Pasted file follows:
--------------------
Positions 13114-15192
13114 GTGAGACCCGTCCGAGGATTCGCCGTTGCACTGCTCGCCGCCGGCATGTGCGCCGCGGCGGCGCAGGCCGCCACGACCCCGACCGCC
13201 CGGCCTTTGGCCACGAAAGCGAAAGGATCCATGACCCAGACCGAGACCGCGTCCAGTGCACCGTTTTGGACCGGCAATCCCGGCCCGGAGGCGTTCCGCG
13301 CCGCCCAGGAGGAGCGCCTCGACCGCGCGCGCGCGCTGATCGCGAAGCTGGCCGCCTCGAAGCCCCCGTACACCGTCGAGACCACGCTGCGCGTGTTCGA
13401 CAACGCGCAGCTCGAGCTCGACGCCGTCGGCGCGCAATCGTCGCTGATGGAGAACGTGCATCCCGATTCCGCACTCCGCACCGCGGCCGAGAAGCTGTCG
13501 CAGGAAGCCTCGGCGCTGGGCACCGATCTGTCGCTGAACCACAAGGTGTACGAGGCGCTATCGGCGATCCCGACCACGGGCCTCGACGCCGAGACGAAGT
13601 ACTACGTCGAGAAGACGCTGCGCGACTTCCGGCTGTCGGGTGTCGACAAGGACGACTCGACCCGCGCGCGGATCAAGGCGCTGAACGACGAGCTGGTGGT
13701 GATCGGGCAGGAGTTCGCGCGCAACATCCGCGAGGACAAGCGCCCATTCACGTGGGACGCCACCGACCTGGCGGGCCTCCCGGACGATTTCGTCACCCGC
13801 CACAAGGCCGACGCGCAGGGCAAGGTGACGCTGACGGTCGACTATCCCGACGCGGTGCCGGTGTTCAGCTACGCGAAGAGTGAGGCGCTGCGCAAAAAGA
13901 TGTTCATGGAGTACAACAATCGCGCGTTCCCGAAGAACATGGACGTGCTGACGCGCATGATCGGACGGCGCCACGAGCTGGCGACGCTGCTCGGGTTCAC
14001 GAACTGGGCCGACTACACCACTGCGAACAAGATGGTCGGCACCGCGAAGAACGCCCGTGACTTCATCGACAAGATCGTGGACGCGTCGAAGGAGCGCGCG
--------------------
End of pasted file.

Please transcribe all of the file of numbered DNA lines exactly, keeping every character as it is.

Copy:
Positions 13114-15192
13114 GTGAGACCCGTCCGAGGATTCGCCGTTGCACTGCTCGCCGCCGGCATGTGCGCCGCGGCGGCGCAGGCCGCCACGACCCCGACCGCC
13201 CGGCCTTTGGCCACGAAAGCGAAAGGATCCATGACCCAGACCGAGACCGCGTCCAGTGCACCGTTTTGGACCGGCAATCCCGGCCCGGAGGCGTTCCGCG
13301 CCGCCCAGGAGGAGCGCCTCGACCGCGCGCGCGCGCTGATCGCGAAGCTGGCCGCCTCGAAGCCCCCGTACACCGTCGAGACCACGCTGCGCGTGTTCGA
13401 CAACGCGCAGCTCGAGCTCGACGCCGTCGGCGCGCAATCGTCGCTGATGGAGAACGTGCATCCCGATTCCGCACTCCGCACCGCGGCCGAGAAGCTGTCG
13501 CAGGAAGCCTCGGCGCTGGGCACCGATCTGTCGCTGAACCACAAGGTGTACGAGGCGCTATCGGCGATCCCGACCACGGGCCTCGACGCCGAGACGAAGT
13601 ACTACGTCGAGAAGACGCTGCGCGACTTCCGGCTGTCGGGTGTCGACAAGGACGACTCGACCCGCGCGCGGATCAAGGCGCTGAACGACGAGCTGGTGGT
13701 GATCGGGCAGGAGTTCGCGCGCAACATCCGCGAGGACAAGCGCCCATTCACGTGGGACGCCACCGACCTGGCGGGCCTCCCGGACGATTTCGTCACCCGC
13801 CACAAGGCCGACGCGCAGGGCAAGGTGACGCTGACGGTCGACTATCCCGACGCGGTGCCGGTGTTCAGCTACGCGAAGAGTGAGGCGCTGCGCAAAAAGA
13901 TGTTCATGGAGTACAACAATCGCGCGTTCCCGAAGAACATGGACGTGCTGACGCGCATGATCGGACGGCGCCACGAGCTGGCGACGCTGCTCGGGTTCAC
14001 GAACTGGGCCGACTACACCACTGCGAACAAGATGGTCGGCACCGCGAAGAACGCCCGTGACTTCATCGACAAGATCGTGGACGCGTCGAAGGAGCGCGCG